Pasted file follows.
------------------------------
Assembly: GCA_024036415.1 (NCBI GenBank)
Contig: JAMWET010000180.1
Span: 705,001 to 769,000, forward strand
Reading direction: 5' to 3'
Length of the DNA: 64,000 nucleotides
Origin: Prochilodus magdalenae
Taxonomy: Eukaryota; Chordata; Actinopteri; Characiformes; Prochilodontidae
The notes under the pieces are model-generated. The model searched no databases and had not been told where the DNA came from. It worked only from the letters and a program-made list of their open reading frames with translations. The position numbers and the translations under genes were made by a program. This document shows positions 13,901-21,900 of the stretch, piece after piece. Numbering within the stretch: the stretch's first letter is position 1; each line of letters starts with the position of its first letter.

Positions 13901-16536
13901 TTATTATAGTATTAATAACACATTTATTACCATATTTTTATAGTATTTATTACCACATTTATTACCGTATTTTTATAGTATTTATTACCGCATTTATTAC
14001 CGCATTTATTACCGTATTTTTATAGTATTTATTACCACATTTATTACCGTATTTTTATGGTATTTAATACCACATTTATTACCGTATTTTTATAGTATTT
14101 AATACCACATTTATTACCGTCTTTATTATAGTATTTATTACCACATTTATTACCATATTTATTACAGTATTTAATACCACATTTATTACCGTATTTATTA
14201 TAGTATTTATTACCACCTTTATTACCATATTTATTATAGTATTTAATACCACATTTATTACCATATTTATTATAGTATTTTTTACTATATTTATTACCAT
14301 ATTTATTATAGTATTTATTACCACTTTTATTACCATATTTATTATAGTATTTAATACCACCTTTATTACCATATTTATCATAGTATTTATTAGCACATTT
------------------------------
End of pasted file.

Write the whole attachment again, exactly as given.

Assembly: GCA_024036415.1 (NCBI GenBank)
Contig: JAMWET010000180.1
Span: 705,001 to 769,000, forward strand
Reading direction: 5' to 3'
Length of the DNA: 64,000 nucleotides
Origin: Prochilodus magdalenae
Taxonomy: Eukaryota; Chordata; Actinopteri; Characiformes; Prochilodontidae
The notes under the pieces are model-generated. The model searched no databases and had not been told where the DNA came from. It worked only from the letters and a program-made list of their open reading frames with translations. The position numbers and the translations under genes were made by a program. This document shows positions 13,901-21,900 of the stretch, piece after piece. Numbering within the stretch: the stretch's first letter is position 1; each line of letters starts with the position of its first letter.

Positions 13901-16536
13901 TTATTATAGTATTAATAACACATTTATTACCATATTTTTATAGTATTTATTACCACATTTATTACCGTATTTTTATAGTATTTATTACCGCATTTATTAC
14001 CGCATTTATTACCGTATTTTTATAGTATTTATTACCACATTTATTACCGTATTTTTATGGTATTTAATACCACATTTATTACCGTATTTTTATAGTATTT
14101 AATACCACATTTATTACCGTCTTTATTATAGTATTTATTACCACATTTATTACCATATTTATTACAGTATTTAATACCACATTTATTACCGTATTTATTA
14201 TAGTATTTATTACCACCTTTATTACCATATTTATTATAGTATTTAATACCACATTTATTACCATATTTATTATAGTATTTTTTACTATATTTATTACCAT
14301 ATTTATTATAGTATTTATTACCACTTTTATTACCATATTTATTATAGTATTTAATACCACCTTTATTACCATATTTATCATAGTATTTATTAGCACATTT